|ADVANCE FOR RELEASE AT 4:00 P.M. EDT||Bureau of Justice Statistics|
|TUESDAY, JULY 29, 2008||Contact: Kara McCarthy: 202-307-1241|
|www.ojp.usdoj.gov/bjs||After hours: 781-308-3696|
WASHINGTONFederal, state, and local forensic crime labs received evidence from an estimated 2.7 million criminal investigations during 2005, according to a report by the Justice Department’s Bureau of Justice Statistics (BJS). These cases included requests for a variety of forensic services, such as DNA analysis, controlled substance identification, and fingerprint examination.
An estimated 359,000 cases were backlogged (or not completed within 30 days) at the end of 2005a 24 percent increase from the estimated 287,000 cases backlogged at yearend 2002.
Publicly funded crime labs employed an estimated total of 12,000 full-time personnel in 2005. Forensic crime analysts made up about 60 percent of all crime laboratory employees. About half of laboratories reported outsourcing some requests for forensic services to private laboratories in 2005. The estimated combined annual budget for all publicly funded laboratories in 2005 exceeded $1 billion.
A typical lab conducted on average six different forensic functions in 2005. Most labsabout 9 in 10performed controlled substance identification. About 6 in 10 performed firearms and toolmarks analysis, biology screening, latent print analysis, or trace evidence examination. About half of forensic crime labs performed DNA or toxicology analysis.
DNA analyses were more time consuming and complex than other forensic services, such as controlled substance identification. A typical DNA analyst completed an average of 77 requests in 2005. By comparison, the average controlled substance examiner completed about 10 times the number of requests that year (752).
The 2005 Census of Publicly Funded Forensic Crime Laboratories was a follow-up to the first BJS national census of publicly operated crime labs in 2002. In 2005 about 80 percent of public forensic crime labs were accredited by the American Society of Crime Laboratory Directors/Laboratory Accreditation Board. State-operated labs accounted for more than half of all forensic crime laboratories in 2005.
The BJS study found that about 80 percent of forensic requests backlogged from 2004 and new requests received in 2005 were completed by the end of 2005. The remaining 20 percent were backlogged at yearend. To achieve a 30-day turnaround on all 2005 requests, the different forensic disciplines would have needed varying increases in the number full-time examiners performing that work – ranging from an estimated 73 percent increase in DNA analysts to a 6 percent increase in examiners conducting toxicology analysis.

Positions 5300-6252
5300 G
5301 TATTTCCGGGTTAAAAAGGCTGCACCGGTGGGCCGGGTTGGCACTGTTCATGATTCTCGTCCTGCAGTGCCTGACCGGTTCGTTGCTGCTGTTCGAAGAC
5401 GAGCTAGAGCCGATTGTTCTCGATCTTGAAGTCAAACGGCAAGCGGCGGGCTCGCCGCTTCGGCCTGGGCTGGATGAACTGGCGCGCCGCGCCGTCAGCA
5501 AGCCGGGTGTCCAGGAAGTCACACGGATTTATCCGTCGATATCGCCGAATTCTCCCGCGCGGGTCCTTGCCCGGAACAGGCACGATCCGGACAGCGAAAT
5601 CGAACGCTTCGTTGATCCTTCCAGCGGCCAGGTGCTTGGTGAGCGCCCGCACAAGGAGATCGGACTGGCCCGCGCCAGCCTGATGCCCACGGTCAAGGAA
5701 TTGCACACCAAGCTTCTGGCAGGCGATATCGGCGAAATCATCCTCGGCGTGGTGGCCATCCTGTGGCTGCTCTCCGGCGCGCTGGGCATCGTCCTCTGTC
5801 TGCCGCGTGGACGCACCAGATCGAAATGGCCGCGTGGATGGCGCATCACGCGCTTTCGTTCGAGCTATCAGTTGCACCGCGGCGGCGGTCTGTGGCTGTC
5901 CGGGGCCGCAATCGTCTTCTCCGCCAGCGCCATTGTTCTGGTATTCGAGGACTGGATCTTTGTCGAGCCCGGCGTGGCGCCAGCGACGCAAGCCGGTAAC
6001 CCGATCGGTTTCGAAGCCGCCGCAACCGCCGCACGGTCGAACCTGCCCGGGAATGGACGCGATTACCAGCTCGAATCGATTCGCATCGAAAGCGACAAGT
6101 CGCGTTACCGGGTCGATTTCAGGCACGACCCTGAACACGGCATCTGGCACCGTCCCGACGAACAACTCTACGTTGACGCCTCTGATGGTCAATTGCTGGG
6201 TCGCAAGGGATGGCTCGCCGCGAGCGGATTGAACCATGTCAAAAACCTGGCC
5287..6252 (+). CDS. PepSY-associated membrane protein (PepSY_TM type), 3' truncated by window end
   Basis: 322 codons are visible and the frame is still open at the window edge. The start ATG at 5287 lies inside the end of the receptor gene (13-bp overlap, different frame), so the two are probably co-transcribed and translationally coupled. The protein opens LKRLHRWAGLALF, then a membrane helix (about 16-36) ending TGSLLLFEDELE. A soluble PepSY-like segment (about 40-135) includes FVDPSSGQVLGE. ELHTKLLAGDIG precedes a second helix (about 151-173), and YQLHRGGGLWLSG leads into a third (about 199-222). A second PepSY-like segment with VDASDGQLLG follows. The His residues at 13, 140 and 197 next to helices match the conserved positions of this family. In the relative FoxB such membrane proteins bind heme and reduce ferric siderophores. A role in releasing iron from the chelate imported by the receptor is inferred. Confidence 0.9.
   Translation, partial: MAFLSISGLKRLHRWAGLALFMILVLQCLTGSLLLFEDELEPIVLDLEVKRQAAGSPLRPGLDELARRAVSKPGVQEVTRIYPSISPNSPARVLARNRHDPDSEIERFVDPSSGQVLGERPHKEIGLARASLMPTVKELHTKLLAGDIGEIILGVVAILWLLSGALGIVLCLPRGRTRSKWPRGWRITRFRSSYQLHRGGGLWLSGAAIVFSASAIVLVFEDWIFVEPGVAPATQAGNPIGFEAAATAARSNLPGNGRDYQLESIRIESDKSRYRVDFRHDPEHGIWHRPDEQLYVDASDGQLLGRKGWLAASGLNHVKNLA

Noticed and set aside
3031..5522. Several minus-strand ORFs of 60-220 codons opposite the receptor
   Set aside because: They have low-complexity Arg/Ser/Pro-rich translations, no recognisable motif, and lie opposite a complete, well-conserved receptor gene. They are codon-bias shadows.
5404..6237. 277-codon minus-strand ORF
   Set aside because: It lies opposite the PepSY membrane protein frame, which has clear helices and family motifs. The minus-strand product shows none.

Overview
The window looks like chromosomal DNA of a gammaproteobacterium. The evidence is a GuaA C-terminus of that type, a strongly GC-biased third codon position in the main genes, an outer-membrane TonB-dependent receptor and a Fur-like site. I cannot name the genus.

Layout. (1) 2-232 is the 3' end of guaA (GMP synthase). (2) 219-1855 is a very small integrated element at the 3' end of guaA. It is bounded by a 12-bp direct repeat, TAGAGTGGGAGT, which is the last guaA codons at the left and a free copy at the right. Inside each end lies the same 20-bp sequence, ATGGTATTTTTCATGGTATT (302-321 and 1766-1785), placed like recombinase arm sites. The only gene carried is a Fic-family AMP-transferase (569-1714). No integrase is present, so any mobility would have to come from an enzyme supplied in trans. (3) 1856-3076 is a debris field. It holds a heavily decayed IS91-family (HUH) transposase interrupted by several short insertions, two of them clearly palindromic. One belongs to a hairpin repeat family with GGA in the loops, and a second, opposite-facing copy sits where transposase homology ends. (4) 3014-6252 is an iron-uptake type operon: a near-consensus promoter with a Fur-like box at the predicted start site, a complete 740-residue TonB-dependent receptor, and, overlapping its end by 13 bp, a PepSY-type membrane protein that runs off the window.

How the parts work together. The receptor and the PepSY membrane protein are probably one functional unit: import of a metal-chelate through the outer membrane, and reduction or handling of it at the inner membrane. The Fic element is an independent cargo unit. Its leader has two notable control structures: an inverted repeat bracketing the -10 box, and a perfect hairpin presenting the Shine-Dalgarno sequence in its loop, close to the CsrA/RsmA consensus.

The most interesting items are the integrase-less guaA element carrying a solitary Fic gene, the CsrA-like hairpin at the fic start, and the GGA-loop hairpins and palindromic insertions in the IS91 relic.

During 2005, the backlog grew for a range of commonly performed services. Labs performing controlled substance identification began 2005 with a median backlog of 44 such requests, which increased to 107 at yearend. A typical lab performing DNA testing began 2005 with 86 backlogged requests for DNA analysis and finished the year with a backlog of 152 requests.
Information was collected from 351 of the nearly 400 publicly funded federal, state and local crime labs operating in 2005.
The report, Census of Publicly Funded Forensic Crime Laboratories, 2005, (NCJ 222181), was written by BJS statistician Matthew R. Durose. Following publication, the report can be found at http://bjs.ojp.usdoj.gov/index.cfm?ty=pbdetail&iid=490.
For additional information about the Bureau of Justice Statistics’ statistical reports and programs, please visit the BJS Web site at http://bjs.ojp.usdoj.gov/.
The Office of Justice Programs (OJP) provides federal leadership in developing the nation’s capacity to prevent and control crime, administer justice and assist victims. OJP has five component bureaus: the Bureau of Justice Assistance; the Bureau of Justice Statistics; the National Institute of Justice; the Office of Juvenile Justice and Delinquency Prevention; and the Office for Victims of Crime. Additionally, OJP has two program offices: the Community Capacity Development Office, which incorporates the Weed and Seed strategy, and the Sex Offender Sentencing, Monitoring, Apprehending, Registering and Tracking (SMART) Office. More information can be found at http://www.ojp.usdoj.gov.
Bureau of Justice Statistics